Copyright © 2006-2007 by the Authors. This document is available under the W3C Document License. See the W3C Intellectual Rights Notice and Legal Disclaimers for additional information.
OWL 1.1 extends the W3C OWL Web Ontology Language with a small but useful set of features that have been requested by users, for which effective reasoning algorithms are now available, and that OWL tool developers are willing to support. The new features include extra syntactic sugar, additional property and qualified cardinality constructors, extended datatype support, simple metamodelling, and extended annotations. This document provides a high-level overview of these features.
This is an editor's draft, for comment by the OWL community.
This document is an evolution of the OWL 1.1 Web Ontology Language: Overview document that forms part of the OWL 1.1 Web Ontology Language W3C Member Submission. Comments are welcome. Please send feedback to email@example.com, which has a public archive. Bug reports can be directed there. Please check the issues list first.
The initial design of the W3C OWL Web Ontology Language (OWL) was conservative in several ways. Constructs that did not have considerable support from within the W3C Web Ontology Working Group were not included. Constructs for which effective reasoning methods were not known or expected to be known in future were also not included.
Usage of OWL, particularly the OWL DL species of OWL, has identified several constructs that are of considerable utility and that fit well within the representation philosophy of OWL DL. Advances in the theory of Description Logics have provided a basis for reasoning with constructs that are not part of OWL, or not part of OWL DL.
For both these reasons, it was decided at the first OWL: Experiences and Directions workshop to design an extension to the OWL DL species of OWL. The extension is designed to provide simple extensions to OWL DL that
This document provides a high-level overview of OWL 1.1. The OWL 1.1 syntax document [OWL 1.1 Syntax] defines the normal syntax for OWL 1.1 and give some informal information on the semantics of the new constructs. There will be an OWL 1.1 semantics document that formally defines the semantics of all of OWL 1.1, but the general intent is that the semantics of OWL 1.1 is the same as that of [SROIQ]. with a simple datatype theory.
The features added in OWL 1.1 fall into four main categories:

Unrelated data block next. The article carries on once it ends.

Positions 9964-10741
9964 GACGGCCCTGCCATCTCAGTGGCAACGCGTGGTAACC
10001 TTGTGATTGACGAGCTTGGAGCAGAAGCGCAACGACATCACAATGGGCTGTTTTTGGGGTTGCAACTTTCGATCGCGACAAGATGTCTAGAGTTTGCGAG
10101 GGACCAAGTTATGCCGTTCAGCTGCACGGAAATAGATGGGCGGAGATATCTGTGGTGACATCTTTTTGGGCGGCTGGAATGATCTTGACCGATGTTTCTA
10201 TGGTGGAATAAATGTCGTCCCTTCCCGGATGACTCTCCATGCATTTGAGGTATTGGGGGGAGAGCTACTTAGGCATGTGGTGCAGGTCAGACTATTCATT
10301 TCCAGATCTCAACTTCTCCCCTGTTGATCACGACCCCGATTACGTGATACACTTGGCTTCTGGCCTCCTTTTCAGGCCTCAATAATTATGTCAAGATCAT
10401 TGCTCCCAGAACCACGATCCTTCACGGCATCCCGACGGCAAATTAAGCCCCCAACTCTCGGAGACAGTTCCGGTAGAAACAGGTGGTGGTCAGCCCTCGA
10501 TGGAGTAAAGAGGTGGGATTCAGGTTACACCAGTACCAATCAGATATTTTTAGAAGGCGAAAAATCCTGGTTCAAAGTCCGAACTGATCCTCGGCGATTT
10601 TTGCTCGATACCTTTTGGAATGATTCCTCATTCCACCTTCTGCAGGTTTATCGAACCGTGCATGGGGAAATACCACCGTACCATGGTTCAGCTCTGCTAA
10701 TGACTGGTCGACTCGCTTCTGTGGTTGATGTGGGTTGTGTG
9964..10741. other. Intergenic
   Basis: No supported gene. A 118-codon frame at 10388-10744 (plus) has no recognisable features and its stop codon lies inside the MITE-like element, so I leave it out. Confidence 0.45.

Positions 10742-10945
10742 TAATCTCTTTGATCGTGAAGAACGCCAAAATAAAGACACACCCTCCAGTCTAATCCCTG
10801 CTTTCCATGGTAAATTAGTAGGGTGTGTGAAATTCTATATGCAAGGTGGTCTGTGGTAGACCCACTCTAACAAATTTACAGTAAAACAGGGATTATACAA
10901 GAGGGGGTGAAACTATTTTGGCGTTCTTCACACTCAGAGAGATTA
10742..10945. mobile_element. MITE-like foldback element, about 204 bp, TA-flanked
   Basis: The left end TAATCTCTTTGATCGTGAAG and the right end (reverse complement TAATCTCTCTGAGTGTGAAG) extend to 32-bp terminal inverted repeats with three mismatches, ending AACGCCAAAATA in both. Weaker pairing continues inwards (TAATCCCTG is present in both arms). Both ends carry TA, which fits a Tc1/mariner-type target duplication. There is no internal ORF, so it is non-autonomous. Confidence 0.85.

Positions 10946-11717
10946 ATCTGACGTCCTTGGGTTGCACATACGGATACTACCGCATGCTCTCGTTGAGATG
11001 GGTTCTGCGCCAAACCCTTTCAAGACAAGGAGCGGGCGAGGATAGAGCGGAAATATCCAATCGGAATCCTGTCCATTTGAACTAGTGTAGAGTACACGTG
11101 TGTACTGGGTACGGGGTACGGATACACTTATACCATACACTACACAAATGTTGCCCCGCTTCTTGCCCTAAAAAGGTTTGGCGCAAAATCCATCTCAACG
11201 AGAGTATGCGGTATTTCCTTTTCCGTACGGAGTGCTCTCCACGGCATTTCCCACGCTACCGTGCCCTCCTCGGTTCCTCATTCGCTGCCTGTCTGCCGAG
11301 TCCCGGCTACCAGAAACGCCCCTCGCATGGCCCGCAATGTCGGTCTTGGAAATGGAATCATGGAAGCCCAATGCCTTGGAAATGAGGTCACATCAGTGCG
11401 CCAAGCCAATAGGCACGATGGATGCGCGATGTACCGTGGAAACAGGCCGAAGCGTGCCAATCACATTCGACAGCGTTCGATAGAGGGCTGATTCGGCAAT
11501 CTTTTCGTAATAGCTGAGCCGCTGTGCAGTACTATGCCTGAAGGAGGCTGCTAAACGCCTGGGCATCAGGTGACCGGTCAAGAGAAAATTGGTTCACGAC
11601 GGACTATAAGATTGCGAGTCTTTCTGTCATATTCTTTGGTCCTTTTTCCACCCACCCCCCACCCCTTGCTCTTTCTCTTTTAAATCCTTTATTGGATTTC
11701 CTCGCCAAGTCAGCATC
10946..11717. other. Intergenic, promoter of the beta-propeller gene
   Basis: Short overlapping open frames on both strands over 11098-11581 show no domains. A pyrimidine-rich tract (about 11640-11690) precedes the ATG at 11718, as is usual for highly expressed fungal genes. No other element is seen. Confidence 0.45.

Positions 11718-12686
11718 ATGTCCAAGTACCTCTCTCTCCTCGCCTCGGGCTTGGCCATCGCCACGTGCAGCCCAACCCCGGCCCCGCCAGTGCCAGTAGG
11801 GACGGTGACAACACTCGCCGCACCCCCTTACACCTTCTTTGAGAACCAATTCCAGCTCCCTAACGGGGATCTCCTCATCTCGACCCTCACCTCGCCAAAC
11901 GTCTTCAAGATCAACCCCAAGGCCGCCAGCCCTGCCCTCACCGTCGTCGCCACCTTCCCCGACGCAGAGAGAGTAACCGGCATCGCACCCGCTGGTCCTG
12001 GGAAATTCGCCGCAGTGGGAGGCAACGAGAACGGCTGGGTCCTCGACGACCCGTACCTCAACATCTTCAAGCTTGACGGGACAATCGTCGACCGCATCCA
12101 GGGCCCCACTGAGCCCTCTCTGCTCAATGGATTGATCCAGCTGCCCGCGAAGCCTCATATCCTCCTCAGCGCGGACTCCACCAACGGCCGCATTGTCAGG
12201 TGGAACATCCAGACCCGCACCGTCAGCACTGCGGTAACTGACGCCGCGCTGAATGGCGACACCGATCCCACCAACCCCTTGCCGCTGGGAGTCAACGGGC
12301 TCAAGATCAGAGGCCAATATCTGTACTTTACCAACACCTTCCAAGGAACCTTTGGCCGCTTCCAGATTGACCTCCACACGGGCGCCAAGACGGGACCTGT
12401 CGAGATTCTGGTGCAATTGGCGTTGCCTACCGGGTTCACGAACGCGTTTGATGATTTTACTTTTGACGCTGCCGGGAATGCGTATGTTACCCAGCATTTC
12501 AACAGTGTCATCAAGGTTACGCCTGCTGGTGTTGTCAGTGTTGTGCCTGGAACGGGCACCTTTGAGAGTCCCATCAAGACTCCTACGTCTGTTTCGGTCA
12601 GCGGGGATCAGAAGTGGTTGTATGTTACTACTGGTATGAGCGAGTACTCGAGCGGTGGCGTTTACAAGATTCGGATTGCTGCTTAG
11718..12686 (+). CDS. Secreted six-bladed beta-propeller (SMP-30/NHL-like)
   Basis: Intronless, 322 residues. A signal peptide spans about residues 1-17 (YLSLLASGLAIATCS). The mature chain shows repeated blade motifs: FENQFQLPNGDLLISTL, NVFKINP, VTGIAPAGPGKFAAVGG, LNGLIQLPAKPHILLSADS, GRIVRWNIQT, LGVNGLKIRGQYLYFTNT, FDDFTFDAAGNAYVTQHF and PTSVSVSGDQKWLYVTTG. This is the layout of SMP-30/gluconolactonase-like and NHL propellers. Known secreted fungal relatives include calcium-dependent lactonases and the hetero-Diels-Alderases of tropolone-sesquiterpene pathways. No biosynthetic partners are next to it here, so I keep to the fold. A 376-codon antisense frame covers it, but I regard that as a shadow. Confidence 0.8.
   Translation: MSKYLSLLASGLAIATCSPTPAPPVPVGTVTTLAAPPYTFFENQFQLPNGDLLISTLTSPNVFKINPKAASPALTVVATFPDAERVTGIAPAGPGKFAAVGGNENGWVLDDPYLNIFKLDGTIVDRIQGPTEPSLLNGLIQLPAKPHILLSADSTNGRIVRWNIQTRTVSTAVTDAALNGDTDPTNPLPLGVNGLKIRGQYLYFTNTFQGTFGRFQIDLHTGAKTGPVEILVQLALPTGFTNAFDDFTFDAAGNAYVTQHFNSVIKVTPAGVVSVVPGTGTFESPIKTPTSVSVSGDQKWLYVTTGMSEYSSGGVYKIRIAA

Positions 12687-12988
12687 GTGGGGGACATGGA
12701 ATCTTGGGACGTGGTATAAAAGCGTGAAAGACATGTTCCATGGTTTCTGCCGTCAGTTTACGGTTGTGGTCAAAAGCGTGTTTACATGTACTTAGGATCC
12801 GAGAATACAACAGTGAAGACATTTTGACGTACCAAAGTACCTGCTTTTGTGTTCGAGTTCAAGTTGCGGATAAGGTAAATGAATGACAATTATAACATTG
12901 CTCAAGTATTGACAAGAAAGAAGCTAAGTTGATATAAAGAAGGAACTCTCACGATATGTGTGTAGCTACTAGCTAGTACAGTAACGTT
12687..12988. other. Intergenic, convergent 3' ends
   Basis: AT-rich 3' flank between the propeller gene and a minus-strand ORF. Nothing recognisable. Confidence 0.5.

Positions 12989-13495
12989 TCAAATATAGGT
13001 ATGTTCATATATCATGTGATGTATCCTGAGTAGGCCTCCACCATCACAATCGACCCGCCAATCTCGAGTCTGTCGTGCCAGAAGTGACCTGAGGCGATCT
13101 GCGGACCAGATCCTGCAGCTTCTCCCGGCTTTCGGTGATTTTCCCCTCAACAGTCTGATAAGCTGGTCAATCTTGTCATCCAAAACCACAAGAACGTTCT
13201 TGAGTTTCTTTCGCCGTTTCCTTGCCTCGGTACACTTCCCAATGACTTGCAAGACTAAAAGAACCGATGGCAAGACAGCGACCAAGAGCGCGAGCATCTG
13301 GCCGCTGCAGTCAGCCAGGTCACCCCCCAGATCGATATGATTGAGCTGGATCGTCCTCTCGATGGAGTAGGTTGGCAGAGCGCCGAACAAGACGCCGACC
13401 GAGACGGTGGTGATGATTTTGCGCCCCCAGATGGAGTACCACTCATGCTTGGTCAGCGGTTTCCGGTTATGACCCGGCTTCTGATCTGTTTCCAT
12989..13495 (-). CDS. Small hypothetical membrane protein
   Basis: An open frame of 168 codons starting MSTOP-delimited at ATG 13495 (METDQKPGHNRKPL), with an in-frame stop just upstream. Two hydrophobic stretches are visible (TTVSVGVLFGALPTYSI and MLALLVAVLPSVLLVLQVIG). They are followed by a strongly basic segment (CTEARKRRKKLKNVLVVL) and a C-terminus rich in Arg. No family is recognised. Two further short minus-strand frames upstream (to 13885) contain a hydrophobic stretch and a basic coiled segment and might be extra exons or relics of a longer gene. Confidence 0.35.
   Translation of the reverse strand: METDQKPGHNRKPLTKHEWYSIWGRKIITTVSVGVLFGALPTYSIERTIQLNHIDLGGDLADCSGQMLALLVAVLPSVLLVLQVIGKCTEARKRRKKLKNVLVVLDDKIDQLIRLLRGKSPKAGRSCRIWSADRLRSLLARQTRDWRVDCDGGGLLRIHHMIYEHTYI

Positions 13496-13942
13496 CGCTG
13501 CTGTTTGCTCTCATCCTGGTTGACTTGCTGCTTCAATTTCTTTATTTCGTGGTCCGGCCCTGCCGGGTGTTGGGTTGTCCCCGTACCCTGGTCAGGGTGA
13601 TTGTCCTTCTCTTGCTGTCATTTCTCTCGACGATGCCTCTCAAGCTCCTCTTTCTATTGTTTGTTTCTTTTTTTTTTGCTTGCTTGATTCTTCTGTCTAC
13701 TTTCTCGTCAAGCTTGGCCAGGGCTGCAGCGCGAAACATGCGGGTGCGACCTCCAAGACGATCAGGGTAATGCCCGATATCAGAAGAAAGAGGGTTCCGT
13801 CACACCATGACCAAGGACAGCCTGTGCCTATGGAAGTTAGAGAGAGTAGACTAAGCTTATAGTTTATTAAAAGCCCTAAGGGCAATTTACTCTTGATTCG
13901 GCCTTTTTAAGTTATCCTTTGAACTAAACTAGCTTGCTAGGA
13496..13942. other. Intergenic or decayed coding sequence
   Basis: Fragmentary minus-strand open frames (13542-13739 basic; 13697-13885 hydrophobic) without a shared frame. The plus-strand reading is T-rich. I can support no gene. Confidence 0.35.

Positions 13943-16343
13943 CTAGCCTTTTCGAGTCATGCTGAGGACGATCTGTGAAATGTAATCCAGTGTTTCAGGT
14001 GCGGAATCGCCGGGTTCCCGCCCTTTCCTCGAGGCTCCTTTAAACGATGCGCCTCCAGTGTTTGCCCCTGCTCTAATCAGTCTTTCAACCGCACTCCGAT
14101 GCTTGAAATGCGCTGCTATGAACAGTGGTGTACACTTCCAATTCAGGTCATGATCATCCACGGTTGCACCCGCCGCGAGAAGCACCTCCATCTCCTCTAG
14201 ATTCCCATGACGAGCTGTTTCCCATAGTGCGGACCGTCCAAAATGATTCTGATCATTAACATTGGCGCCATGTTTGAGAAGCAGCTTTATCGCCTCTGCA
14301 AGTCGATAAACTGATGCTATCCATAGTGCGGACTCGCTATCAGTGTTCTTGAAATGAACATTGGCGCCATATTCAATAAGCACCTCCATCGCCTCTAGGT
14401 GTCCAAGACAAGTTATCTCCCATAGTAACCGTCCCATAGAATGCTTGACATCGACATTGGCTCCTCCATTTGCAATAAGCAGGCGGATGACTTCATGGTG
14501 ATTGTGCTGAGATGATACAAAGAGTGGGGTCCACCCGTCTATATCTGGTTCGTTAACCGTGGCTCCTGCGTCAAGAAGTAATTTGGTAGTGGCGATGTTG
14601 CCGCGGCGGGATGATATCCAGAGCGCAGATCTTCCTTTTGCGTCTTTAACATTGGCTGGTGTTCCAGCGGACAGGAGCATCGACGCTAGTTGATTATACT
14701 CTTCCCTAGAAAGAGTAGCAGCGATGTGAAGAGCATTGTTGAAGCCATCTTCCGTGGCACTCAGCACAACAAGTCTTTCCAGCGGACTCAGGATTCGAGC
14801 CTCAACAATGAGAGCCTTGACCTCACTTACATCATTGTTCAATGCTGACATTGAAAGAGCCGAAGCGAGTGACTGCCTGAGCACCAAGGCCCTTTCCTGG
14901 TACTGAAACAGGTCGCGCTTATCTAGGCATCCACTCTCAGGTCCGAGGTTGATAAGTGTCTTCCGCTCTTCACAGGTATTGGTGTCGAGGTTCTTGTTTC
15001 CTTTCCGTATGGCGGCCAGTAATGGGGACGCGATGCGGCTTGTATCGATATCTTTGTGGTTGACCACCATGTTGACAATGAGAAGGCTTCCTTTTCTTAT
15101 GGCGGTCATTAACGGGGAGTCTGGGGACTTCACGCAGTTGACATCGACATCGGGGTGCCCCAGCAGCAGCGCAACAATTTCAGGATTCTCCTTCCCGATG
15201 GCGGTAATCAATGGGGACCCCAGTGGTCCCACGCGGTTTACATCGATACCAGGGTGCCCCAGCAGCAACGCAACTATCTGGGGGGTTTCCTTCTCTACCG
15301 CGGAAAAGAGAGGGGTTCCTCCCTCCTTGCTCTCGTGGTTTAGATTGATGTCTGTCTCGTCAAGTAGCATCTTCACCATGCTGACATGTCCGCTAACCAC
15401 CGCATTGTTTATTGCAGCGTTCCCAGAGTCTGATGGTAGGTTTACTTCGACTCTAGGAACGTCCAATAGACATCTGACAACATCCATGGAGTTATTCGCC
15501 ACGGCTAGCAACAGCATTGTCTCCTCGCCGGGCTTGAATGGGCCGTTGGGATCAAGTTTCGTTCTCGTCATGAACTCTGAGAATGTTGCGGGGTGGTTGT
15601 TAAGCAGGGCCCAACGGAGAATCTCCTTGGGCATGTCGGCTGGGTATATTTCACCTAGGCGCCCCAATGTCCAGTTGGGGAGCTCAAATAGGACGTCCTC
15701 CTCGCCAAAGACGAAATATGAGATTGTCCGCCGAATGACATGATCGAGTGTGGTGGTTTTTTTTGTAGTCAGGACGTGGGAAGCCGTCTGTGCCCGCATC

OWL 1.1 provides two constructs that are simply syntactic sugar, to make some common idioms easier to write.
The first syntactic sugar construct, DisjointUnion, defines one description as the disjoint union of a set of descriptions. It is simply a combination of a DisjointClasses axiom and an EquivalentClasses axiom of the first description as the union of the rest.
The second syntactic sugar construct is negative property membership assertions NegativeObjectPropertyAssertion and NegativeDataPropertyAssertion.
OWL 1.1 provides extra Description Logic expressive power, moving from the SHOIN Description Logic that underlies OWL DL to the SROIQ Description Logic. The additions are:
OWL 1.1 allows user-defined datatypes, using a mechanism similar to that in Protege. User-defined datatypes can use most of the well-behaved datatype facets available from [XML Schema Datatypes].
This facility can be used in defining new datatypes that can be used in the ontology, as in SubClassOf(Adult DataSomeValuesFrom(age DatatypeRestriction(xsd:integer minInclusive "18"^^xsd:integer)).
Simple relationships between values of functional data-valued properties can be used as restrictions, as in DataSomeValuesFrom(shoeSize IQ greaterThan). The underlying theory of datatypes used in these restrictions is taken from [XML Schema Datatypes].
In OWL 1.1 a name (such as Person) can be used as any or all of an individual, a class, or a property. The computational problems that would arise if this were treated as in RDF are avoided by ensuring that no aspect of the use of the name as an individual has any effect on the meaning of the name as a class. Such a treatment of metamodeling is often called punning.